Sunday, December 22, 2013

Con Hair: Slight but Solid “American Hustle” Features Fine Tuned Performances

Maybe I was pampered with last year’s amazing Best Picture winner, the 70s set “Argo,” but I think I wanted more from the retro “American Hustle.” I wanted to cheer at the end like David O. Russell’s previous efforts “SilverLinings Playbook” and “The Fighter.” “American Hustle” based on the real life ABSCAM FBI operation of the 70s/80s. Russell again has collected a delightfully perfect cast made up mostly from his last two films who all give tremendous performances. There’s good music and good camerawork and while some characters have a few emotional scenes here and there it didn’t quite get me. And the plot that goes around in circles as it double crosses every which way kept me at a distance for much of its slightly overlong runtime.

“American Hustle” shouldn’t be as confusing as a Lord of the Rings film but much like “Tinker Tailor Soldier Spy” (though not nearly as dense) the film’s story can be difficult to grasp at times. Christian Bale (in what just may be cinema’s worst comb-over) and Amy Adams as Irving and Sydney become lovers and unite by doing small business cons. Soon the embezzlements attract the attention of the FBI where they’re caught by Richie (Bradley Cooper) who insists on using them to bring down other con artists. Did I mention that Irving is married to Rosalyn (a deliciously boozy Jennifer Lawrence) who’s a pretty crazy free spirit who threatens to divorce Irving and take their son away. Meanwhile Richie and Sydney (who spends most of the film in con artist mode as the made up British Lady Edith Greensly) begin to find themselves attracted to each other. Most of these cons involve a New Jersey mayor Carmine Polito (Jeremy Renner) and other political figures who are all being accused of embezzling and fraud or something along those lines.

You don’t need to follow the dense plot material to know that you’re watching truly great performers at work. Bale is simply excellent here doing a fun take on the Robert De Niro persona so many are familiar with. He’s practically unrecognizable. Adams gives one of her most stunning performances and proves she can really anchor a film with a truly great lead performance. Watching go from Sydney to Edith is great to witness. Cooper is wonderful here sporting a fro-like wig and a range that’s pretty amazing. And I’m likely to not be the only one who things Jennifer Lawrence is simply outstanding here and simply steals the movie away from the entire cast. Her role becomes more significant as the film goes on which is odd because I seemed to find myself enjoying the film less as it went on, but her scenes are easily the film’s best.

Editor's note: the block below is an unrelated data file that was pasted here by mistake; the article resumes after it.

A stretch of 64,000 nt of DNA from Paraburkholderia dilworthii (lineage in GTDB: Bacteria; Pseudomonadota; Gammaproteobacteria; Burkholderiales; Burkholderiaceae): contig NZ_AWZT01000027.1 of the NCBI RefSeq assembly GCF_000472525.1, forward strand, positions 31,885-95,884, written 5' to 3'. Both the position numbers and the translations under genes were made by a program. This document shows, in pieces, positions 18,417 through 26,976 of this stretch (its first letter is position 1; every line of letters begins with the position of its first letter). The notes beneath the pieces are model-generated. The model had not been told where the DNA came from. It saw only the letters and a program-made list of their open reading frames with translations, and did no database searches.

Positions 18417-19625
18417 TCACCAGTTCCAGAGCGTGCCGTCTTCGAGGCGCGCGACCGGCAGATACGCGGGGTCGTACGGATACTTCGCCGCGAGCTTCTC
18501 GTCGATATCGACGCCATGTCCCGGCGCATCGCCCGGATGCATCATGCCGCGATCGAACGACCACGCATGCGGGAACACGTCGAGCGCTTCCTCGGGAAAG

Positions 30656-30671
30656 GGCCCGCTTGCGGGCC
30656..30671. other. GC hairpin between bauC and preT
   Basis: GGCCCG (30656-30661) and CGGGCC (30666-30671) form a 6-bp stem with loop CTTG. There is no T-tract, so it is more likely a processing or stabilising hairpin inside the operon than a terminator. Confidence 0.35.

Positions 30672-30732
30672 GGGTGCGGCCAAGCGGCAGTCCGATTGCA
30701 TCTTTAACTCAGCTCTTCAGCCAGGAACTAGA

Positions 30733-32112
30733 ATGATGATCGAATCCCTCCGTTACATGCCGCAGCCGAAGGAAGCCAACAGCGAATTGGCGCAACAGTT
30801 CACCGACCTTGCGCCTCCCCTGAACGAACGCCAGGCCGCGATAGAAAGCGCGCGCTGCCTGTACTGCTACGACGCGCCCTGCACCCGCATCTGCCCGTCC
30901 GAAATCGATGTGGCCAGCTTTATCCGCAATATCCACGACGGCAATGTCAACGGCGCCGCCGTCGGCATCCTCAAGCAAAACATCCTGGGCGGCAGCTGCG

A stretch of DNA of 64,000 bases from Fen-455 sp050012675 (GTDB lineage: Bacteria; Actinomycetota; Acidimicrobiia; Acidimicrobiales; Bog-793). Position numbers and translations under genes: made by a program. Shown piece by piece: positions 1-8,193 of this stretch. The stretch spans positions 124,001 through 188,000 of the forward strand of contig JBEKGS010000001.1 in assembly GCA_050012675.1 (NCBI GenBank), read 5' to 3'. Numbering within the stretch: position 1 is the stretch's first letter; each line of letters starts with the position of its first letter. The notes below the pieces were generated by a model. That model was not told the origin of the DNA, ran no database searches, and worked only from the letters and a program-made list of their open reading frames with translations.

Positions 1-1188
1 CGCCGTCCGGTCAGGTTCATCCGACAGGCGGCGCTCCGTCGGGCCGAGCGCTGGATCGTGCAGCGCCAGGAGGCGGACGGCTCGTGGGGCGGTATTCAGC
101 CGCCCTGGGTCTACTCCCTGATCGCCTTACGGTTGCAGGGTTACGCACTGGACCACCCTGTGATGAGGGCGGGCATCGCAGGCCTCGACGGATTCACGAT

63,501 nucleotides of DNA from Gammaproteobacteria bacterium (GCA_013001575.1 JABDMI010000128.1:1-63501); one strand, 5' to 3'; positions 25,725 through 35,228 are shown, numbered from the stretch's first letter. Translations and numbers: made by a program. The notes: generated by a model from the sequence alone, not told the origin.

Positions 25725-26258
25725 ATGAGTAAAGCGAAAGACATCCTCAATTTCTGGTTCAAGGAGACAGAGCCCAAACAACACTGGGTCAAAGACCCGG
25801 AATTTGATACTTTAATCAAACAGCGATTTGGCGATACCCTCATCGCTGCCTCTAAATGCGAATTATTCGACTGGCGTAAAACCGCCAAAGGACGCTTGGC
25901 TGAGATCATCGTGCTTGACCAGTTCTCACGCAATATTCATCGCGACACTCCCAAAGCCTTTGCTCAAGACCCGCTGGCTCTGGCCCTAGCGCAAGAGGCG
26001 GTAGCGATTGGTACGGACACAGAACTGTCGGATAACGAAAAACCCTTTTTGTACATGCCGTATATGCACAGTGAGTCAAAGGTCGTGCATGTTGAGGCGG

David O. Russell excels at telling slightly bizarre family dramedies and he does a great job with this cast. The actors are great. I just wish I could get more into the story but it left me kind of distant. Sometimes it was difficult to really grasp all the political connections and how everything really worked but I appreciate this not being a watered down tale of 70s crooks. I’m not quite sure how accurate most of this stuff is (character names have definitely been changed for instance) and that stuff shouldn’t really matter if the film is well-made enough. I just sort of felt that the film begins to go on for a tad too long, but it does have a its funny moments and Russell does a great job balancing the comedy and drama aspects. As slight as it is, Jennifer Lawrence singing along to “Live and Let Die” deserves to be considered one of the best scenes in a movie this year. I liked “American Hustle” a lot, I just didn’t love it.  GRADE: B

Enter, the Dragon: “The Hobbit: The Desolation of Smaug” is More of the Same

There was a point in “The Hobbit: The Desolation of Smaug” in where I just couldn’t watch. It wasn’t because it was awful (even though I’m no Lord of the Rings fan) but because it was downright terrifying. Giant spiders have attacked our heroic dwarves and our lead hobbit on their journey to reclaim their homeland. I love being scared but if there’s one thing I love more I love being so scared I can’t even watch it. I admire that. A point for director Peter Jackson. This second entry in the seemingly endless “Hobbit” prequel series feels every bit like its predecessor except that it features a few more standout moments. Fans of this stuff will most likely be thrilled while those who could care less would be better doing anything else.